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20 Responses to “Multicast – PIM Assert Mechanism”

 
  1. Seifeddine says:

    Thanks a lot Terry a very wonderful contribution :) really appreciate it

  2. Nadeem Rafi says:

    Nice explanation…

  3. cristian says:

    Nice Post!
    simple and clear!

  4. shivlu jain says:

    Terry

    Thanks for such a nice article. I have personally seen a problem with a OEM where a problem with assert elections consequences flood of almost 300 Mbps of traffic. I am looking for good explanation and you did your best.

  5. NET_OG says:

    Thank you very much… R4 is going to try and send again every few minutes and R1 will “Assert” again and R4 will send the prune message to the direct attached router(s) that sent the MCAST group.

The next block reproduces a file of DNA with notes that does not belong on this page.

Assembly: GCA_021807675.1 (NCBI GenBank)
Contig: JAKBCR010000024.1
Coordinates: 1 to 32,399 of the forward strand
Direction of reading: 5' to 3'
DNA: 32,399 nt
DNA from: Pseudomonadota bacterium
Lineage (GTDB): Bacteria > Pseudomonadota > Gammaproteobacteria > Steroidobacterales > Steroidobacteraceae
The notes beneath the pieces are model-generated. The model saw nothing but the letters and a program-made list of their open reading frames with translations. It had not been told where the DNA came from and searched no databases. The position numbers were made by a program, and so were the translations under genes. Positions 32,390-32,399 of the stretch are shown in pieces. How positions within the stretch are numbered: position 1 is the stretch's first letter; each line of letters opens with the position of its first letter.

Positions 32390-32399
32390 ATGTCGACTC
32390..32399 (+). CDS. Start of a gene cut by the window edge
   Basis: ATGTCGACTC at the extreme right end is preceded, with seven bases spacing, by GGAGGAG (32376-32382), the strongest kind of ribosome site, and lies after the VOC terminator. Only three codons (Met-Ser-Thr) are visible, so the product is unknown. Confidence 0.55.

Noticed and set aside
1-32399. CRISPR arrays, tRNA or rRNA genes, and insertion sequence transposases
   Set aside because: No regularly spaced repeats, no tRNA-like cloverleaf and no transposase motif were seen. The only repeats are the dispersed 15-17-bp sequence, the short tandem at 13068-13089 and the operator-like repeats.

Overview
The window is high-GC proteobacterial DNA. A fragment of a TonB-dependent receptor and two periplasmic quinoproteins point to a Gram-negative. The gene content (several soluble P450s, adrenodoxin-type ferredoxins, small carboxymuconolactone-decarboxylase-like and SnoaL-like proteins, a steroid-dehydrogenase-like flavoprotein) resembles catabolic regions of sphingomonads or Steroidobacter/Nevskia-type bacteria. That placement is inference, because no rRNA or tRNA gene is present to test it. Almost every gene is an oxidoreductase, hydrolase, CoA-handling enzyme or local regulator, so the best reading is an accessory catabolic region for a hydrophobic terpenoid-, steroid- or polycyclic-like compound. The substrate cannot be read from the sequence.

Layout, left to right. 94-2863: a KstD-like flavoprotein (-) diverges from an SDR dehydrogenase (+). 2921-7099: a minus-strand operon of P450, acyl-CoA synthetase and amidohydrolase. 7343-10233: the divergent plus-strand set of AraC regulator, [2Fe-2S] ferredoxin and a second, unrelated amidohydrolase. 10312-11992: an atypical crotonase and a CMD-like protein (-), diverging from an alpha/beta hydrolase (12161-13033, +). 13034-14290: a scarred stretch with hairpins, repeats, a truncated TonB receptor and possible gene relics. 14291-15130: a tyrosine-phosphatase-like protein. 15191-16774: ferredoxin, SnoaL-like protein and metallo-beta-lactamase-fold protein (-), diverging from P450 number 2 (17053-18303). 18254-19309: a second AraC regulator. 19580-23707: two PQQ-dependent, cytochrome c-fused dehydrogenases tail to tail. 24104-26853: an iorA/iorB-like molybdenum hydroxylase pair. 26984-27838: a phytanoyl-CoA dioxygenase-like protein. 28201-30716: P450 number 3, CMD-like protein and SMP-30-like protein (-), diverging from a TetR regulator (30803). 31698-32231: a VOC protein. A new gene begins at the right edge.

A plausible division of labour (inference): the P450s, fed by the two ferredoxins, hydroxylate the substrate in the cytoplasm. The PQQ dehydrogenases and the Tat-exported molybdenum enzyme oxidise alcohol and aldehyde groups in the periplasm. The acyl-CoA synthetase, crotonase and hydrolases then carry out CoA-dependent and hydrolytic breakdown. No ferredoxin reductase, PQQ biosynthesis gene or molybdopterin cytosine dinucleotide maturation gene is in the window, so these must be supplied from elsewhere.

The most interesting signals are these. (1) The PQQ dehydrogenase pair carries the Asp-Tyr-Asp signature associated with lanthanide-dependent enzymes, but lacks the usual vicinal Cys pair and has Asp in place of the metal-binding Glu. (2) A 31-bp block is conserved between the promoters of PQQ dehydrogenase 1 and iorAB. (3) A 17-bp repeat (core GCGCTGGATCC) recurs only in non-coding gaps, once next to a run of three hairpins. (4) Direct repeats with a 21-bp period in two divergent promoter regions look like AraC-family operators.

looking forward to more posts on MCAST. Thanks for the good work on the tech edits and responding to questions. BTW, you should make Nadeem and honorary team member!

  6. Terry Vinson says:

    Nadeem “IS” part of the The TechEdit Team that is working on the R&S Video Companion Series, and has still found the time to help out in the general Volume 1 forums.

    Everyone has been incredibly helpful (finding problems and suggesting solutions), and patient as we get things fixed. Thanks!

    Through the editing process I fell in love with Multicasting, so there will definitely be more MCAST posts to follow.

  7. C. says:

    Hi,..

    very good article. Many thanks for this.

    From doing the labs, it seems to me, that the Assert mechainsm is only used for transporting Dense-Mode Multicast-Traffic.
    I did not see the A Flag, when Sparse-Mode is used.

    .. but i do not have a clue, why Sparse-Mode should act differently in this case.

    Could someone shed some light on this?

    Many thanks in advance.

    /Christian.

  8. NET_OG says:

    Well since sparse mode uses an RP and essentially there is only one path thanks to the RPF checks. With that said, you still have the Source tree which would be negotiated if there was a more preferred path to the source. In both scenario it is an orderly process.